Reporting Abnormalities

By Jackie Atkins, PhD

During the calving season, it is not unusual to hear about unusual calves born with a variety of defects.  Many of these defects are spontaneous events that are triggered by a variety of cues and are not necessarily genetic in nature.  However, reporting these abnormalities to the ASA or other breed associations is vital to our ability to detect new genetic conditions.  If you suspect you have an unusual calf, please let the ASA know right away.  If the calf is stillborn, it is beneficial to report these cases immediately should we need access to tissue or DNA.  

We ask that producers send the following information to the ASA (email to jatkins@simmgene.com or call 406-587-4531):

  • Pictures or video capturing the affected animal

  • Identification and approximate date of birth of the animal

  • Thorough description of the affected animal

  • Identification, breed, and pedigree of the potential dam and sire(s)

We report this information to a consulting veterinarian and pathologist, Dr. David Steffen at the University of Nebraska-Lincoln.  Dr. Steffen is well recognized for his knowledge on congenital diseases in cattle and has been a great resource for the ASA.  Dr. Steffen reviews the case for suspected environmental or genetic causes of the condition.  Should the defect seem genetic in nature, we ask for DNA of the affected animal to verify parentage and to archive for future tests.  If genotyping has not yet been completed on the parents, we also ask for DNA of all potential parents to confirm the sire and dam.  Occasionally Dr. Steffen asks for specific tissues to be sent to his laboratory for further review.  The ASA covers all costs associated with DNA testing, veterinary bills, or postage associated with any abnormalities.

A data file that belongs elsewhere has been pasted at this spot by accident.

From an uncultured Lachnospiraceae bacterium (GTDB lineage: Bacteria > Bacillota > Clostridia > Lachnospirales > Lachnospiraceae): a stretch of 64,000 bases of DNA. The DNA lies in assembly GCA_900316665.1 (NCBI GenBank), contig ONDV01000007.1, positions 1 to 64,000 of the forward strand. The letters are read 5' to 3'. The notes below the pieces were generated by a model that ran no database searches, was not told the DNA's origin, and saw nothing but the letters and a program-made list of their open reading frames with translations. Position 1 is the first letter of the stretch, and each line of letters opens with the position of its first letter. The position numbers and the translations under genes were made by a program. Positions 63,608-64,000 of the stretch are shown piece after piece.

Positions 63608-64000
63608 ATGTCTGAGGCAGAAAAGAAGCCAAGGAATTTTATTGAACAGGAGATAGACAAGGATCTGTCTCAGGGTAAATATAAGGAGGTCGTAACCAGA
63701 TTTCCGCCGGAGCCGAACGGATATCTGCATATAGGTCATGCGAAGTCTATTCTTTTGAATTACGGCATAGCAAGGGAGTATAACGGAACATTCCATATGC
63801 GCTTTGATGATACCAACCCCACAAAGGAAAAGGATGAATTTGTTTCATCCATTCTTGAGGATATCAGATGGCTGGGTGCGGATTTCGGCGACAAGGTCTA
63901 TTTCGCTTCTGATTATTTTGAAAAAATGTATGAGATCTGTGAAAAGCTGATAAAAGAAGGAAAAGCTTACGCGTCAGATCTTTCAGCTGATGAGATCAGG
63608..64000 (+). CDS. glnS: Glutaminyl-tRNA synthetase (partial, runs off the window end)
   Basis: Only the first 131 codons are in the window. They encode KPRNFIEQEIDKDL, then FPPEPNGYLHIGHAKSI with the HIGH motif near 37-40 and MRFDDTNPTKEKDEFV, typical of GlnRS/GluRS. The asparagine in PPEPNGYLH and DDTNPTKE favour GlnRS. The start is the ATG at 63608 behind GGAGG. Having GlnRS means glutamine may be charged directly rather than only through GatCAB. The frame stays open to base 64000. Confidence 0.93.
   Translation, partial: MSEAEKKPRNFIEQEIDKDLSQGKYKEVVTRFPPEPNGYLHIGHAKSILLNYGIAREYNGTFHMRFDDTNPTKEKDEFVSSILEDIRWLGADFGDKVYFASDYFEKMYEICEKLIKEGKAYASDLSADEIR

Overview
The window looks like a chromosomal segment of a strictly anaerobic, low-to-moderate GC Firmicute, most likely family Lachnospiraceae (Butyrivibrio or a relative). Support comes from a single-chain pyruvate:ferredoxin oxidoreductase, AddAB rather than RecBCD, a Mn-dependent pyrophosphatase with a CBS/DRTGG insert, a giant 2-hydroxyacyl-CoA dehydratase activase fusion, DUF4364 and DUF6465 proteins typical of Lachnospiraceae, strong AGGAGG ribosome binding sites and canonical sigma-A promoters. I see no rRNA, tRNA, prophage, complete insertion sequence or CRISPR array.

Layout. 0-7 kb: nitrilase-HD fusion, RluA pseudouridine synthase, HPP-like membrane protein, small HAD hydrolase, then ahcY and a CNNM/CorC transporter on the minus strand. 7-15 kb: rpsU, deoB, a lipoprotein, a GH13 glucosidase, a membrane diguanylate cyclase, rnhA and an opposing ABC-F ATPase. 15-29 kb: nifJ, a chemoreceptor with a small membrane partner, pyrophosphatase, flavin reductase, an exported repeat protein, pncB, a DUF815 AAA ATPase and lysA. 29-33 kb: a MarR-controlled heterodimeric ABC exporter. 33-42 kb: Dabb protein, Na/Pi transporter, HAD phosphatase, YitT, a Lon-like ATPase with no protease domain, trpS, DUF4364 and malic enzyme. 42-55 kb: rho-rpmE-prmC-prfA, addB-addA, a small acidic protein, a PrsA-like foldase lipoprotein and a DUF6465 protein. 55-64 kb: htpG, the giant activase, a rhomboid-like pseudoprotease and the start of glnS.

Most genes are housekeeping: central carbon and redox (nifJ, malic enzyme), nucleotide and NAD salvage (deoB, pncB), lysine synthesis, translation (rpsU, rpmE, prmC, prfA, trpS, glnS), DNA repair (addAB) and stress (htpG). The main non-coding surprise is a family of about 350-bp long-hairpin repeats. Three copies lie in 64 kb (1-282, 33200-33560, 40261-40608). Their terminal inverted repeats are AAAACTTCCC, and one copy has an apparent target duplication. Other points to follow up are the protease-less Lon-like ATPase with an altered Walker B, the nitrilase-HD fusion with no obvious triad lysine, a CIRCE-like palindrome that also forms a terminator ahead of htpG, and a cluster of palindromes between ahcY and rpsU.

Figure 1.  Calf with Developmental Duplication (DD), note the extra limb originated by its neck.  From Flock and Herd, Case Notes on Polymelia (Supernumerary limbs) in Angus calves by L. Denholm, L. Martin, and A. Denman, December 2011.

Figure 1. Calf with Developmental Duplication (DD), note the extra limb originated by its neck. From Flock and Herd, Case Notes on Polymelia (Supernumerary limbs) in Angus calves by L. Denholm, L. Martin, and A. Denman, December 2011.

The ASA has developed a web-based archive that allows us to maintain information on abnormalities reported to the Association.  This archive stores these reports securely and allows us to screen for similar conditions should they arise in the future.

We greatly appreciate the reports we receive from producers.  Time is critical in reporting these abnormalities and collecting tissue so please, don’t hesitate to send us information on unusual calves.